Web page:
I watched every episode of the original Sex and the City over the course of my junior and senior years of college. My roommate had the entire DVD set… we couldn’t resist. There was nothing better than sprawling all over each other on the couch with something sweet to eat and watching Manhattan’s truly elite (sorry, Gossip Girl) tend to their semi-feminist-but-mostly-sex-driven NYC takeover. We purred over certain Prada bags and Jimmy Choo shoes and shook our heads when Carrie, that Carrie, would forget (or not forget) to put a bra on under whatever high fashion felony she had decided to don (girl power?).
That being said—I often found Carrie’s taste insane. She found every single way to offend my fashion senses, from weird fishing hats with Stella McCartney mini dresses, to feathered bell-sleeved blouses and leather pants, to belly-bearing stripper-esque tops with hot shorts, a long jacket and a pair of furry Manolo Blahniks. That’s not to say she didn’t pull off amazing looks that no one but Sarah Jessica Parker could, including the infamous Times Square tutu and many a flora dress. It just wasn’t until I saw the new Carrie Bradshaw, featured in CWTV’s latest teeny-bopper flop The Carrie Diaries, that I actually started to find the taste of the original Carrie Bradshaw more appealing.
In truth, I have not bothered to watch any of the episodes of the first (and probably final) season, but the commercials and other flashy advertisements have told me enough. That a younger, even more whiny 80s version of Carrie Bradshaw — who does not look 80s at all — had an even more harlequin style and found lime-green leopard print and plastic red accessories appealing? TOGETHER?
PLEASE, CWTV, MY EYES! MY EYES!
It’s almost insulting to resurrect Carrie, regardless of the newer title being based on another Candace Bushnell book. Once you see Samantha go down on almost every existing male character in Chanel, watch Charlotte finally find the man of her dreams and a diamond from Harry Winston, hope Miranda gets back together with Steve and out of her tailored pantsuits, and witness Carrie tie the knot with Big in Manolos, there’s literally no reason to care about a way less scandalous high-school version of Bradshaw. I do, however, equally blame the likelihood of the show being cancelled on the stylists dressing new Carrie like she fell into the sale pile at Wet Seal. Yes, the fashion of the original Carrie Bradshaw was avant-garde, risqué and a little out of touch with reality, but it was never this desperate, or off-decade. And ultimately, we loved her because she was Carrie Bradshaw, both très chic and très tragique in all of her inner-monologued glory. There will never be another.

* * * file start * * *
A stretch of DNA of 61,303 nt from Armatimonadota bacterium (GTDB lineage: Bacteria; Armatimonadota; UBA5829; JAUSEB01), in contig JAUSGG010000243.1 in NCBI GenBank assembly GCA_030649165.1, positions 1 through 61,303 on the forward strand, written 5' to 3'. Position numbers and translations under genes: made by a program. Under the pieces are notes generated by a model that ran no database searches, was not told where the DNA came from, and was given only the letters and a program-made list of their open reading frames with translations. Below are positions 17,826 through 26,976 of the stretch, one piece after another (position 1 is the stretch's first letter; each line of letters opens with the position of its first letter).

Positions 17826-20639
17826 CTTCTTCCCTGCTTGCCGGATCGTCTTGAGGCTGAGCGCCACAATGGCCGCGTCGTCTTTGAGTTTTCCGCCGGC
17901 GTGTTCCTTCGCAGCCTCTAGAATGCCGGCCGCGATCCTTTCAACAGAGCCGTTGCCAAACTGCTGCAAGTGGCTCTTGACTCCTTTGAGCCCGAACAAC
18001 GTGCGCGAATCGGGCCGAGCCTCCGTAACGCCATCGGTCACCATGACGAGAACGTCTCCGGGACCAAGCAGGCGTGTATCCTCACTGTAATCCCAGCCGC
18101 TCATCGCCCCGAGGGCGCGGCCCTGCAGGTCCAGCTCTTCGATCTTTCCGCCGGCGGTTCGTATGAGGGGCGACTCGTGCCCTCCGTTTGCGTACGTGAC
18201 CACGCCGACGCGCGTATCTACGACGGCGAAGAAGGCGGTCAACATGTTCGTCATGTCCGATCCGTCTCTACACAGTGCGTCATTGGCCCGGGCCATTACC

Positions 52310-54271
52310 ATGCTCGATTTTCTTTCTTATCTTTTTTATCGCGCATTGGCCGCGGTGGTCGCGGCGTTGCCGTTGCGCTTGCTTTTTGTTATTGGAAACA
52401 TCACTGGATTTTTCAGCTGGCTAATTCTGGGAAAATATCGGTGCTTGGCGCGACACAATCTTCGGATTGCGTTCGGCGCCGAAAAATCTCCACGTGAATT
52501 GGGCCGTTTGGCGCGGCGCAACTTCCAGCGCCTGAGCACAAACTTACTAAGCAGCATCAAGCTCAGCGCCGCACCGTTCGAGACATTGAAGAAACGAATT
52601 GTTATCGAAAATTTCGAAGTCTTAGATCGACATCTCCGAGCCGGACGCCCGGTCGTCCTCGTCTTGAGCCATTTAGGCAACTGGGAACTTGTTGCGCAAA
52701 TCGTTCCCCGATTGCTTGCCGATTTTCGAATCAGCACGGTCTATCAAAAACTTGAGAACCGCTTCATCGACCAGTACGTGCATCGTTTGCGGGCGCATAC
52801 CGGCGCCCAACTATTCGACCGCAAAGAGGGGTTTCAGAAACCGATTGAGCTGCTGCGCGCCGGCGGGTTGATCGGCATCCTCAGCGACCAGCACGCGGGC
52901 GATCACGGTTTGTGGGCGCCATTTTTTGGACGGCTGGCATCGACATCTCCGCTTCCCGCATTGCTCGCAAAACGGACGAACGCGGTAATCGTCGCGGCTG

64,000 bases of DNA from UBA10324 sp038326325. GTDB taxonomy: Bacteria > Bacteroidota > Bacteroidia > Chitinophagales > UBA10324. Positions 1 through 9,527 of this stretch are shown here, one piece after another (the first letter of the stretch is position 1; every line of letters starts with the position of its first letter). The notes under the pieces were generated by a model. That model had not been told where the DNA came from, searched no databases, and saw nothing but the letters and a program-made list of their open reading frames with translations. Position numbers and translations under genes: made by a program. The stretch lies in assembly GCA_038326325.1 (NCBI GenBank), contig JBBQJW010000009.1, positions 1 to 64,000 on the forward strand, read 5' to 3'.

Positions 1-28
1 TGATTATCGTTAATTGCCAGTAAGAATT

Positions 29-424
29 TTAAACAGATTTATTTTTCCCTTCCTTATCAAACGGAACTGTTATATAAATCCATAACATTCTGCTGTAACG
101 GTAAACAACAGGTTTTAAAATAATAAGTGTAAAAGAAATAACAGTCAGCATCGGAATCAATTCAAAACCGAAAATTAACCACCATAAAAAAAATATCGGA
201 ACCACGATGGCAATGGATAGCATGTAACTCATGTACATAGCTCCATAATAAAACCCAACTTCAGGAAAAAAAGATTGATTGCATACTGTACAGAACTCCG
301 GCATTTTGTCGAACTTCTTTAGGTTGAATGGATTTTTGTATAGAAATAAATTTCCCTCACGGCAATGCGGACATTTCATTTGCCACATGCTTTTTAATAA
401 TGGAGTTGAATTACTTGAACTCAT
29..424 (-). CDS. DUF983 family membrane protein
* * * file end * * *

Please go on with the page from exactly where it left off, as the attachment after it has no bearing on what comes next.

… especially if she’s wearing a rainbow-print belt in head to toe sequins.
Lexi Senior (@_lexilovely) is a staff writer for Little Utopia.
Lexi is a creative writer, fashion aficionado and music maven who graduated from University of Central Florida with degrees in English and Journalism in fall of 2011. She works as the associate editor—and social media guru—of Orlando magazine and Orlando Wedding magazine. Lexi currently lives in downtown Orlando where she can most often be found checking out live music, eating sushi, and snuggling excessively with her dog, Watson. She quenches endless wanderlust by roadtripping to music festivals and flying out to the west coast and NYC annually.
I couldn’t agree with everything you said above any more! I was deeply offended when I found out about the new Carrie show. You just can’t mess with a classic like Sex in the City. It seemed as if the makers of the show were just trying to capitalize on the iconic brand. Some things are better left alone.
And on a side note…I started a company called The Mr. Collection. I would be so grateful if you took a look at it. It’s an online men’s clothing and rental service. And I guarantee you, that the clothing you’ll see won’t be as risque or out there as Carrie’s sometimes were. 😉